Jeremiah Morton* 

Thomas F. Goode* 

George Wm. Brent 

Wm. H. B. Custis 

W. P. Cooper 

RoBT. E. Cowan 

Wm. L. Goggin* 

John Goode, Jr.* 

Fielden L. Hale* 
James P. Holcombe* 
Jno. N. Hughes* 
Lewis D. Isbell* 
Walter D. Leake* 
Chas. K. Mallory* 
J. B. Mallory* 
Jno. L. Marye* 
R. E. Scott* 
J. D. Sharp 

James Magruder Strange* 
Wms. C. Wickham 


Wm. H. Dulaney 
John Armistead Carter 
M. R. H. Garnett 
Manilius Chapman* 
G. W. Berlin 
Thomas Sitlington 
Franklin P. Turner* 
J. M. Heck 
Eppa Hunton* 
John Janney 

Presdt. Convention and delegate from Loudoun. 

Leonard S. Hall"" 
Allen C. Hammond 
Lewis E. Harvie* 
Alpheus F. Haymond 
■ Peter C. Johnson* 
John R. Kilby 
Paul McNeil 
Robert L. Montague* 
Edmund Taylor Morris* 
S. McD. Moore 
John Q. Marr 
Wm. J. Neblett* 
Edward Waller* 
Sam'l C. Williams* 
Marmaduke JohnsDn* 
W^M. White 
Algernon S. Gray 
Jas. V. Brooke 
Angus R. Blakey* 
• J no. Echols* 

Burwell Spurlock 
J. B. Young 


Virginia Chooses Her Leader.^* 

Executive Department, April 22, 1861. 

Gentlemen of the Convention: — I hereby nominate, and with 
your advice and consent, appoint Colonel Robert E. Lee, to 
the office of Commander of the Military and Naval forces of 
the State of Virginia, with the rank of Major General. Talent, 
experience and devotion to the interests of Virginia, fit him in an 
eminent degree for the exalted position he is nominated to fill. 

It affords me pleasure to assure you upon undoubted testi- 
mony, that his resignation as an officer of the Army of the 
United States, was determined upon, before the passage of your 
ordinance creating the office, which it is now proposed to fill, 
I trust the nomination will meet your approbation, and that it 
will be your pleasure to receive him in open Convention on 


John Letcher. 

[Virginia Convention, April 23, 1861, Richmond]. 

Major General Lee entered, leaning on the arm of Mr. Johnson 
of Richmond, chairman of the committee appointed to conduct 
the distinguished military chief to the Hall. As they reached 
the main aisle, Mr. Johnson said: "Mr. President, I have the 
honor to present to you and to the Convention, Major General 

^* The last step in the secession of Virginia remained to be taken. Know- 
ing that she would be the battle ground and determined to do her utmost 
for the defense of the South, the State began to prepare for war. Her militia 
had long been in training and some plans of self defense had already been 
formed, but it was not until the Ordinance of Secession was adopted that 
Virginia took active steps. She needed most of all a leader, and when Gov- 
ernor John Letcher, in the co- munication here quoted, nominated Colonel 
Robert E. Lee, the people felt ,aat a proper leader had been chosen. General 
Lee's appomtment at once followed his nomination; on the next day he was 
formally introduced to the Convention. The proceedings on that memorable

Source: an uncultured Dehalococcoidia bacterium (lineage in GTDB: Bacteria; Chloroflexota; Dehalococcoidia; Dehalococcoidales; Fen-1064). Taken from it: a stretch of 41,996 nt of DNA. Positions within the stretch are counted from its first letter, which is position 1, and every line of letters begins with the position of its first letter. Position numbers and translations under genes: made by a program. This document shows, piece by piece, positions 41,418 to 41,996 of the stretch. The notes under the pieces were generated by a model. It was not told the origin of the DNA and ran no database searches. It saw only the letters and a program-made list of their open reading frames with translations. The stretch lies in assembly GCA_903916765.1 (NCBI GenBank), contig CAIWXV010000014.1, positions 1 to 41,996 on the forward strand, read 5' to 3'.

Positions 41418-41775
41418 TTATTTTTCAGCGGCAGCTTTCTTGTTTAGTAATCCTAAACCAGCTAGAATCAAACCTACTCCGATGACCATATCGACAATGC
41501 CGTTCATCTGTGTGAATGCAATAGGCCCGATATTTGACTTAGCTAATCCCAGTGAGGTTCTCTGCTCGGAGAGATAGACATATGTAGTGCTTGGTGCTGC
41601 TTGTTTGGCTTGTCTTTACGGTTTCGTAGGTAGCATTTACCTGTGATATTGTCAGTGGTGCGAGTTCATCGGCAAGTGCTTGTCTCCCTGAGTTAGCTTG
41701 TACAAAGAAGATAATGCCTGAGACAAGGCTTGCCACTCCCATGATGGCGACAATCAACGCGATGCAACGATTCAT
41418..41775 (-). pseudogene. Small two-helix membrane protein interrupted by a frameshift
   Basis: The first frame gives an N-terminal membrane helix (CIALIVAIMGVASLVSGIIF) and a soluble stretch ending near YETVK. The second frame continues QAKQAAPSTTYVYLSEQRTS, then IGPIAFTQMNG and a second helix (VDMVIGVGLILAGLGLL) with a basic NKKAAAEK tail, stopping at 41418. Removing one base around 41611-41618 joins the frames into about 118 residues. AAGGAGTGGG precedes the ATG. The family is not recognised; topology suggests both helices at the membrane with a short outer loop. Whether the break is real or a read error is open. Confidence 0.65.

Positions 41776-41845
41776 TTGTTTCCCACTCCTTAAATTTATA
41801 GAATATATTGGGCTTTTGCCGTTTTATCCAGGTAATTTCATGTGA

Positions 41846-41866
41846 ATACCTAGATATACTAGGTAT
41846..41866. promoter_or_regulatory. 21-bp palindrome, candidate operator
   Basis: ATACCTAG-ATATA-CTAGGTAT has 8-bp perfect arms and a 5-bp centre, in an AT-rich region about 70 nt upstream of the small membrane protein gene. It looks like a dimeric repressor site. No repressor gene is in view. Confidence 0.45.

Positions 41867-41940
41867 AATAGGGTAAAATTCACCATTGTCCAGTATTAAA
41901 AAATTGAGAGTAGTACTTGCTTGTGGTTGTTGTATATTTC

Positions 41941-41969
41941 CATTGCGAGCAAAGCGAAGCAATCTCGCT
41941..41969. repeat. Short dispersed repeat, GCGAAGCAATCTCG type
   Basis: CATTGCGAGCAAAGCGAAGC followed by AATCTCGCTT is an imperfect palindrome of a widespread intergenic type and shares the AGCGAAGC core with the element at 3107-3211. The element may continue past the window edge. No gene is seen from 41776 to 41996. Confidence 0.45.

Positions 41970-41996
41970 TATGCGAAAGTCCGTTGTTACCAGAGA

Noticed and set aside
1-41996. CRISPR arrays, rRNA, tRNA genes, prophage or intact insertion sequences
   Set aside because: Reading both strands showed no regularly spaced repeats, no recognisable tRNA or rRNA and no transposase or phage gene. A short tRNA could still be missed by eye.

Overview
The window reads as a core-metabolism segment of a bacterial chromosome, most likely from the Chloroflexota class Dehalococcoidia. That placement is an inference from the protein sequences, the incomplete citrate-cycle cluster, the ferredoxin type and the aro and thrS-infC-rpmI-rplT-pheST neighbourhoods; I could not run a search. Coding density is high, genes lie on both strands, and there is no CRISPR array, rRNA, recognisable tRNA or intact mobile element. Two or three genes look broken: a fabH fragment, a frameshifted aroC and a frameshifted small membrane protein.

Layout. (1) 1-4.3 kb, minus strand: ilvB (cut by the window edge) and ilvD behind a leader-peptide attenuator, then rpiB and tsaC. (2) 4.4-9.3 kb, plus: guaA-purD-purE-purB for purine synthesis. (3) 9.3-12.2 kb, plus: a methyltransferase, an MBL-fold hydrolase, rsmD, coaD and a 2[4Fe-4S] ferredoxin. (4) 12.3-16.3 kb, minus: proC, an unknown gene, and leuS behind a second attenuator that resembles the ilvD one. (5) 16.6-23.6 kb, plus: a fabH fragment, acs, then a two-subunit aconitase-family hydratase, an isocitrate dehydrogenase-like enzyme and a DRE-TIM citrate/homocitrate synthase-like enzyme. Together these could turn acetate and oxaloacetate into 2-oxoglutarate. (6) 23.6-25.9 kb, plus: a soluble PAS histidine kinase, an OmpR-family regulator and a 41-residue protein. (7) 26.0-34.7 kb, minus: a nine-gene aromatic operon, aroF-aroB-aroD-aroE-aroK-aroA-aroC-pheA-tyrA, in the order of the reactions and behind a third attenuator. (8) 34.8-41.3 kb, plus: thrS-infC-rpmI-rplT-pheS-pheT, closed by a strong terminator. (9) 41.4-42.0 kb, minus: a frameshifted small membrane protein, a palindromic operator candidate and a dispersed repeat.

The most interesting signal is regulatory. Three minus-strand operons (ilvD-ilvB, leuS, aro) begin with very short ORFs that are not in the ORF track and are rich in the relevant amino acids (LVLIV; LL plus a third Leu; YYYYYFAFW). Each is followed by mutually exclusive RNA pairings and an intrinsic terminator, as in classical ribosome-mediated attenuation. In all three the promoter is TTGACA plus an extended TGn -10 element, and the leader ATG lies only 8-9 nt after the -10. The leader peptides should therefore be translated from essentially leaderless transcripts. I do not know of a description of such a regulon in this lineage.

occasion are quoted in fu]!, 


The President — "Major General Lee- — In the name of the 
people of your native State, here represented, I bid you a cordial 
and heartfelt welcome to this Hall, in which we may almosc yet 
hear the echo of the voices of the statesmen, the soldiers and 
sages of by-gone days, who have borne your name, and whose 
blood now flows in your veins. 

We met in the month of February last, charged with the solemn 
duty of protecting the rights, the honor and the interests of the 
people of this Commonwealth. We differed for a time as to the 
best means of accomplishing that object; but there never was, 
at any moment, a shade of difference amongst us as to the great 
object itself; and now, Virginia having taken her position, as far 
as the power of this Convention extends, we stand animated by 
one impulse, governed by one desire ?nd one determination, and 
that is that she shall be defended; and that no spot of her soil 
shall be polluted .by the foot of an invader. 

When the necessity became apparerii of having a leader for 
our forces, all hearts and all eyes, by the impulse of an instinct 
which is a surer guide than reason itself, turned to the old 
county of Westmoreland. We knew how prolific she had been 
in other days, of heroes and statesmen. We knew she had given 
birth to the Father of His Country; to Richard Henry Lee, to 
Monroe, and last, though not least, to your own gallant father, 
and we knew well, by your own deeds, that her productive power 
was not yet exhausted. 

Sir, we watched with the most profound and intense interest 
the triumphal march of the army led by General Scott, to which 
you were attached, from Vera Cruz to the Capital at Mexico ; we 
read of the sanguinary conflicts and the bloodstained fields, in all 
of which victory perched upon our own banners; we knew of the 
unfading lustre that was shed upon the American arms by that 
campaign; and we know, also, what your modesty has always 
disclaimed, that no small share of the glory of those achieve- 
ments was due to your valor and your military genius. 

Sir, one of the proudest recollections of my life will be the 
honor that I yesterday had of submitting to this body the con- 
firmation of the nomination made by the Governor of this State, 
of you as Commander-in-Chief of the military and naval forces 
of this Commonwealth. I rose to put the question, and when I 
asked if this body would advise and consent to that appointment, 


there rushed from the hearts to the tongues of all the members, 
the affirmative response that told, with an emphasis that could 
leave no doubt of the feeling whence it emanated. I put the 
negative of the question for form's sake, but there was an un- 
broken silence. 

Sir, we have, by this unanimous vote, expressed our con- 
victions that you are, at this day, among the living citizens of 
Virginia, "first in war." We pray to God most fervently that 
you may so conduct the operations committed to your charge,